Summary of Teacher Provisions in Stimulus

Here's a rundown of teacher-related funding in the House's stimulus package: $13 billion each for Title I and IDEA grants. Much of that money would support the hiring of teachers and paraprofessionals and the provision of professional development. $100 million for the Teacher Quality Enhancement Grants (Title II of the Higher Education Act). This would be a big win for teachers' colleges, which have seen this grant dwindle steadily down over the years. It could be used in support of partnerships to improve teacher education, including the establishment of residency programs. $100 million for the National Science Foundation to support ...


Performance Pay in the Stimulus?

This just in: It looks like the economic stimulus package on Capitol Hill will include $200 million or "competitive grants to school districts and states to provide financial incentives for teachers and principals who raise student achievement and close the achievement gaps in high-need schools." That sounds a lot like performance-based pay to me. $200 million is no small figure. It's more than twice what the federal Teacher Incentive Fund, the government's current performance-pay program, gets each year. We're trying to locate some additional details; check back here and over at Campaign K-12 for more. If it is performance pay, ...


Mass Layoffs Likely in L.A.

This story from the Los Angeles Times portends really tough times for that district's teaching force. The school board approved a measure to give 2,300 teachers the pink slip if the fiscal situation doesn't improve. No wonder the state is pushing so hard for operating relief in the stimulus package currently being fleshed out on Capitol Hill. The story also indicates that the district will probably have to give up its love of smaller class sizes, suggesting that some may rise to nearly 30 students. The layoffs, the story indicates, would be targeted at teachers with fewer than two ...


KIPP Unionization: A Blip or a Sign?

Mike Antonucci, the union watchdog blogger at EIA Intercepts, has this contrary viewpoint to what he calls the "mass hysteria" in the media about the unionization of two New York City KIPP schools. "All this hoohah is silly," he writes. "How many stories have you read about the 355 new charter schools that opened this year? How many of them are unionized?" It's certainly true that a vast majority of charter schools are not unionized, and the teachers' unions have had a very hard time making inroads into such schools in the past. Still, the fact that charters that are ...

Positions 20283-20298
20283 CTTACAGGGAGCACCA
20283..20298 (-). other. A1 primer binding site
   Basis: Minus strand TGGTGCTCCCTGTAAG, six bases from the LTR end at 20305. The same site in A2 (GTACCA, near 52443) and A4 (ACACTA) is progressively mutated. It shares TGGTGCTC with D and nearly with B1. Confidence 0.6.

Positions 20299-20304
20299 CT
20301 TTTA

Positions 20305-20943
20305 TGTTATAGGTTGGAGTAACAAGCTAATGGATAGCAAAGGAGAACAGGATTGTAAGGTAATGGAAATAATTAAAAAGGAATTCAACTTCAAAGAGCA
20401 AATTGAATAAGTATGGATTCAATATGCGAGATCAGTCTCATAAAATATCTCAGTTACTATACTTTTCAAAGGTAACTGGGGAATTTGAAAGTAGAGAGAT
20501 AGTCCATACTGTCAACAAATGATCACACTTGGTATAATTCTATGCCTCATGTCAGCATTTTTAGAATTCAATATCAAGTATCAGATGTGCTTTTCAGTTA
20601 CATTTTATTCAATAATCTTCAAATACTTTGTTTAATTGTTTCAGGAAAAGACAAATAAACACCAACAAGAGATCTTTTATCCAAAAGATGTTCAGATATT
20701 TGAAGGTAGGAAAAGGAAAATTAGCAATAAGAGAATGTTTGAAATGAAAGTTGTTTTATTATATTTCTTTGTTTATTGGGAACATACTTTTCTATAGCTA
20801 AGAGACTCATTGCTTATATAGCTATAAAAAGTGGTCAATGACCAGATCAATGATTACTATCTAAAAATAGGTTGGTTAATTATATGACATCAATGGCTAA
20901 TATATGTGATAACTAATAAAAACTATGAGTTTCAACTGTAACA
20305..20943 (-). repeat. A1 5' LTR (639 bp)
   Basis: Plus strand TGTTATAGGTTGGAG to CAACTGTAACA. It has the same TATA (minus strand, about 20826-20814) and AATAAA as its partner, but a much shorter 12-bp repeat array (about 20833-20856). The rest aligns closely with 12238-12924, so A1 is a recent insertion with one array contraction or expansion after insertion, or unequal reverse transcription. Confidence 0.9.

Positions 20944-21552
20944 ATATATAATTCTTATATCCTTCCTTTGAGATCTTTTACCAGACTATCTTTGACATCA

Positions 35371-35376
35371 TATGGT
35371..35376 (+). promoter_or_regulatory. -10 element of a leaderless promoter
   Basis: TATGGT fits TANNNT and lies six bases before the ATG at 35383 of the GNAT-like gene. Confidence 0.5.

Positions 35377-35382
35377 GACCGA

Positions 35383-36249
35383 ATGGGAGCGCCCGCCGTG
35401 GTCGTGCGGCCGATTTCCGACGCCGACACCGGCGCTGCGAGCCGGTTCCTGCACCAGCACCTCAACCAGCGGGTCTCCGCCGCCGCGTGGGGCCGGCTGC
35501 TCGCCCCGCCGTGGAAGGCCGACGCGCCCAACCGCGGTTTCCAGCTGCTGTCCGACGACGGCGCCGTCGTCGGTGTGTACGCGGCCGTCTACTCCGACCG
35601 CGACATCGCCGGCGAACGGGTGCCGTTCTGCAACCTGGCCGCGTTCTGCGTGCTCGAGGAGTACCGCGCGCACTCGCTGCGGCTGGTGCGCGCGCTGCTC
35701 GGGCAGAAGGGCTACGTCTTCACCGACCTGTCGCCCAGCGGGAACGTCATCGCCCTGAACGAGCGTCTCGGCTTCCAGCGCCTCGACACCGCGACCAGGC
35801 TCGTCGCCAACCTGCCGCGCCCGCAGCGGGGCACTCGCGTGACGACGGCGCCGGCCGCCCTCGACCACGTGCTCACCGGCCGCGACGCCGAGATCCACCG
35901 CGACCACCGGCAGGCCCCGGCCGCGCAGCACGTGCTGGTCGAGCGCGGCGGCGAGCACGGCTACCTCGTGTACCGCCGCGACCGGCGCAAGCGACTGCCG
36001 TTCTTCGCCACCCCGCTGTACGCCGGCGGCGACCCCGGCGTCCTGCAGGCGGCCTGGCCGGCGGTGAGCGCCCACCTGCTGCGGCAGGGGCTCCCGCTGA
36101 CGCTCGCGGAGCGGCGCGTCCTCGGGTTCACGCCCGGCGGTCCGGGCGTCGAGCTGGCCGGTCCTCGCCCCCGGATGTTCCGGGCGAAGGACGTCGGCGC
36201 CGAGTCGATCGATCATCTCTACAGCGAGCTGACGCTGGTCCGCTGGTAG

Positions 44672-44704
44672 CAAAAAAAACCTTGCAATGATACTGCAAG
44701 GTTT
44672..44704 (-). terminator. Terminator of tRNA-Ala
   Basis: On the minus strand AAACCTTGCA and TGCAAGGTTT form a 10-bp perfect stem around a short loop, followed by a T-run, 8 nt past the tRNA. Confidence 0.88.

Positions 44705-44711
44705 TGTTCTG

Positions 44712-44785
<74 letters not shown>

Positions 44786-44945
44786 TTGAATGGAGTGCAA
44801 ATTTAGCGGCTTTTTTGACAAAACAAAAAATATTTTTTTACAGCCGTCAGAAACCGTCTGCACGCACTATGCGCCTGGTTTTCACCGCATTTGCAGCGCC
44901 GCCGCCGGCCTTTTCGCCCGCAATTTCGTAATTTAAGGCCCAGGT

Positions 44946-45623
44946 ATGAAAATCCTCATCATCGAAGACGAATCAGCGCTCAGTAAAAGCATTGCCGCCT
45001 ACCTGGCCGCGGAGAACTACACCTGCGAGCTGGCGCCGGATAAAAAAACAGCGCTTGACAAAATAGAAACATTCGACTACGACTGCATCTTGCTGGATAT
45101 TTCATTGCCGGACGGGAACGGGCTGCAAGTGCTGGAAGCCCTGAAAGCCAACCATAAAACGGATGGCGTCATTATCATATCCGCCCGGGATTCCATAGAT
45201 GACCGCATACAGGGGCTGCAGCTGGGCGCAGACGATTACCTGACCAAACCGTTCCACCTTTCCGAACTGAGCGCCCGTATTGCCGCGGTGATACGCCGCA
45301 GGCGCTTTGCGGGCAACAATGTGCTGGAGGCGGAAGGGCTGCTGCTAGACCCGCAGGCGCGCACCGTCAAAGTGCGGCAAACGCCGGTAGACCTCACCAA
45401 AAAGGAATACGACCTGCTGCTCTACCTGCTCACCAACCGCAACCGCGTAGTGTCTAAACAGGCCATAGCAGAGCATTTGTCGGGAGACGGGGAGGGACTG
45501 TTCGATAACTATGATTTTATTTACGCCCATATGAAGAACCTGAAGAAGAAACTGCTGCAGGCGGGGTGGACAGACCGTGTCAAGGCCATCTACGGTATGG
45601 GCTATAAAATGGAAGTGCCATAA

Staffing ED: The Gloves Come Off

Our intrepid colleague Alyson Klein reports on a letter ostensibly sent by the American Association of Colleges for Teacher Education opposing New Leaders for New Schools President Jon Schnur, Teach For America CEO Wendy Kopp, and Education Sector Co-Founder Andy Rotherham, also known as "eduwonk," as appointments for the Education Department. The gloves are really off in this letter, which says that Kopp, Schnur, and Rotherham "have evidenced a constant and intense disregard for working with the organized education community" and that their appointments would signal "expansion for organizations that promote the revolving door of under-qualified teachers as the best ...


Twice-Burned Florida Lawmakers Champion Merit Pay

Florida's two experiments with merit pay in recent years disappeared like a hangover after a prolonged date with controversy. But some state lawmakers still want to revisit the concept by spending on a merit-pay plan some of the federal stimulus-package dollars that might fall into Florida's lap. Senate Select Committee on Florida's Economy Chairman Don Gaetz told the Associated Press yesterday that the one-time money shouldn't be used for recurring expenses such as salaries. "We've got to build an education infrastructure that can keep giving us economic development muscle as we go forward," he said. "If we spend this money ...


NYC KIPP Teachers to Organize

Here's a fairly big feather in the teachers' unions' let's-organize-charter-schools cap: Leo Casey at EdWize reports that a majority of teachers at a KIPP school in Brooklyn have decided to unionize and signed authorization cards with the United Federation of Teachers. This is significant news because unions have long struggled to bring charter schools into their fold without much success. New Orleans, where the teachers' union has been struggling to survive, is one of the more obvious examples of this. On the other hand, this is the second major piece of news in under two months on big-city charters going ...


Duncan Hearing Focuses on Teacher Quality

The Senate Health, Education, Labor and Pensions committee's confirmation hearing for Arne Duncan, President-Elect Obama's nominee for Education Secretary, is focusing heavily on teacher-quality issues. You can watch it now at http://help.senate.gov/Hearings/2009_01_13/2009_01_13.html, or check in with us later when we'll bring you more details....